The second area of a county fair holds the carnival rides and booths, which are typically dangerous, nauseating, and staffed by toothless vagrants. We don’t frequent these. At all. Ugh. Dirty.

Our primary goal when visiting the fair is to run rampant through the third area: The food booths. Imagine a magical street where any food you can imagine can be deep fried and coated with magical sugar for outlandish prices. We’re talking deep-fried vegetables, deep-fried Twinkies, deep-fried rice, donuts, french fries, deep-fried cheese on a stick, deep-fried cheesecake, corndogs, funnel cakes (deep-fried dough), elephant ears (more deep-fried dough), deep-fried steak on a stick, deep-fried chicken in a pita,deep-fried Oreos, deep-fried potato chips….

This is me eating a deep-fried Milky Way bar, which was like a sickeningly sweet fudge pastry and made me want to simultaneously vomit and run in circles for an hour.


The fourth area are open-air barns that serve two purposes: A) to show off artistic works being judged, and B) for local vendors to hawk their crap — everything from massages to tires to political ideals to cutlery.

The fifth and final area is the stadium, where there are not only musical acts (mostly country music bull) but also big attractions such as horse races, demolition derbies, and tractor pulls. The later, dear Brits, are very loud demonstrations of horsepower where over-beefed engines are forced to strain through mud whilst dragging weights.

Summer is fair season, and in the backwoods towns of Ohio each county holds its own. If our arteries can withstand the increased oil instake, we’ll be hitting up at least one more fair this summer — with pictures to follow. I’ll try to give you more hillbillyisms ASAP.

How much does a senior cost?

July 13, 2009


The wife didn’t think this wording was nearly as funny as I did. She wouldn’t let me ask the server for pricing on the first senior.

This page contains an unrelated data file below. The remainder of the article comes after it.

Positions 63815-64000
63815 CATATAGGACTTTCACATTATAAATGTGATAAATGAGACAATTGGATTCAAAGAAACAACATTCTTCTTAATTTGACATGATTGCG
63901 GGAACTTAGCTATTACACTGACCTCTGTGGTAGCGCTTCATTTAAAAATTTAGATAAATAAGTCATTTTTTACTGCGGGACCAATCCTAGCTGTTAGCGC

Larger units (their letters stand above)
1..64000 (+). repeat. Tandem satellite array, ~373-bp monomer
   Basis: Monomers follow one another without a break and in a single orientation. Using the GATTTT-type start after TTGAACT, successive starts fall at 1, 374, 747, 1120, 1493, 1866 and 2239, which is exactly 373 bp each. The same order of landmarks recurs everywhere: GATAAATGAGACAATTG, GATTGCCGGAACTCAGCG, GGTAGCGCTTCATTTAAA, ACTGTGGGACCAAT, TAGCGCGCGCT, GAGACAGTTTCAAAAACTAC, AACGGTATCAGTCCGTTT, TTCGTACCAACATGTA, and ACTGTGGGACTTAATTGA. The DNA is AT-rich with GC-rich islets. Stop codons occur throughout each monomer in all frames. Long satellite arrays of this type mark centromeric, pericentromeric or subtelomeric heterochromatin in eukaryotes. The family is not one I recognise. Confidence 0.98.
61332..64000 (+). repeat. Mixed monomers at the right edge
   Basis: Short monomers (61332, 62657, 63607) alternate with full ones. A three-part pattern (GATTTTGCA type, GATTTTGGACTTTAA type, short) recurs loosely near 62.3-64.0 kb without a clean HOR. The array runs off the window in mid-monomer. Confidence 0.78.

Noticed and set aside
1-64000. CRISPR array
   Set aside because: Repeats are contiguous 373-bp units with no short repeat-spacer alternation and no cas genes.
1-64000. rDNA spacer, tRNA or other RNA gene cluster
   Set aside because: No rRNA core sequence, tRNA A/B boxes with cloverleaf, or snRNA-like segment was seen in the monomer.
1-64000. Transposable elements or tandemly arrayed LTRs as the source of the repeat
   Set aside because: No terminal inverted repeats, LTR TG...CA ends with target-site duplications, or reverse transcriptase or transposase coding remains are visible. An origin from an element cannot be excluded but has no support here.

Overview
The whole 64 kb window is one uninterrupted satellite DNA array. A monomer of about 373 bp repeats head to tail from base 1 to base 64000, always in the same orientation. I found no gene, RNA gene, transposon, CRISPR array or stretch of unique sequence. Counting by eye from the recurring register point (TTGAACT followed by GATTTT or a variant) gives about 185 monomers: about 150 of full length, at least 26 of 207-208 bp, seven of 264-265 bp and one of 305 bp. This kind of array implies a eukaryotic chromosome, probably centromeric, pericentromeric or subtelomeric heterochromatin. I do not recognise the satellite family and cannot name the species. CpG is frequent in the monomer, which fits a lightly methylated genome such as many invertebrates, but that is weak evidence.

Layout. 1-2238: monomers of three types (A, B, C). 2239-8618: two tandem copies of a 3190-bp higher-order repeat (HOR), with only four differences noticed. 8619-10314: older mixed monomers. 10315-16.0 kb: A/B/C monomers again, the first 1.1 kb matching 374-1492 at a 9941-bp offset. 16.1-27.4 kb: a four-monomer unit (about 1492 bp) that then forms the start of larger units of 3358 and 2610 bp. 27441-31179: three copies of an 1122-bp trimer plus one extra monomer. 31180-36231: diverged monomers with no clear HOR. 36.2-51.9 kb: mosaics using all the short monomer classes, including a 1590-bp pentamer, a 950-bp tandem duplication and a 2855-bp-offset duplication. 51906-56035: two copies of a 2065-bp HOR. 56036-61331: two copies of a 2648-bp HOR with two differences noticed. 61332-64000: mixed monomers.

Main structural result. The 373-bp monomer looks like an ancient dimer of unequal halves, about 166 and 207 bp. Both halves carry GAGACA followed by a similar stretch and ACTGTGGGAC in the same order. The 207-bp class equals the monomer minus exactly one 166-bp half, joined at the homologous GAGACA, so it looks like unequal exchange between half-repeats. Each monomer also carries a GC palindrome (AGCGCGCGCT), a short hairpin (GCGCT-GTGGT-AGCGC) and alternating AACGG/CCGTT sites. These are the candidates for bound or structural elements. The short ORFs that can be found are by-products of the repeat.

At the zoo, I’m a little kid again

May 25, 2009


FROM JASON’S SAFARI — Someone told me it’s all happening at the zoo. I do believe it’s true.

The monkeys stand for honesty,
Giraffes are insincere,
And the elephants are kindly but
They’re dumb.
Orangutans are skeptical
Of changes in their cages,
And the zookeeper is very fond of rum.

Zebras are reactionaries,
Antelopes are missionaries,
Pigeons plot in secrecy,
And hamsters turn on frequently.
What a gas! you gotta come and see
At the zoo.

A favorite song.


I’m a sucker for the zoo, but I have a tendency to lecture.

“That’s not a monkey, Kim,” I corrected my sister-in-law today at the Cleveland MetroParks Zoo as she marveled at an orangutan. “Monkeys have prehensile tails, while apes are adapted to living on the ground rather than in trees and typically have legs and backs longer than their legs. Apes are universally more intelligent than monkeys, able to use very basic symbolic language and even devise tools.”

I got an icy look.

I can’t help it. I grew up on National Geographic World magazine, watching lots of the society’s television specials (narrated by B.J. Honneycut from M*A*S*H). My grandmother bought me ZooBooks — which I fawned over for years — and family trips to the zoo were common when I was young.


My wife and I have made a hobby of zoo-hopping, too. We frequent the Cleveland zoo about twice a year, and also hit up the Columbus, Toledo, Fort Wayne, and Indianapolis zoos. I’m looking to add Cincinnati, Akron, and Pittsburgh to the regional ones we hit pretty soon.

When we get inside, I become a dweeb. One of my earliest memories is visiting the Philadelphia Zoo (all I can remember is one particular goat), and elementary school trips always seemed to land me at Ross Park Zoo in New York. When my family moved to Watertown, N.Y., there was a (small-ish) zoo in the city park about 10 blocks from my house.

I’ve paid attention during every visit. I know things. And I can’t shut up about the polar bears, the dwarf crocodiles, red pandas, wallabies, fennec foxes, agouti, eastern hellbenders, Australian lungfish, marmosets….


It was packed as Memorial Day crowds surged in, and we were on a schedule because my brother-in-law-to-be had to pull a late-night shift. So we zipped by quite a few of the attractions, while other exhibits were closed (the entire pachyderm building!) for reconstruction. No elephants and hippos today, friends.

The wife wouldn’t even let me tour the animatronic dinosaur walk. I was upset.

Oh well. There will be a next time, as Cleveland is 25 minutes away. And if just the wife and I hoof it alone, there will be time for more zoo picture-taking — a hobby I’ve indulged in for about five years now.

There was still time today to learn a thing or two, though.

Things I learned today at the zoo:

  • The Masai giraffe is the world’s largest land mammal, and can run at speeds in excess of 35 mph.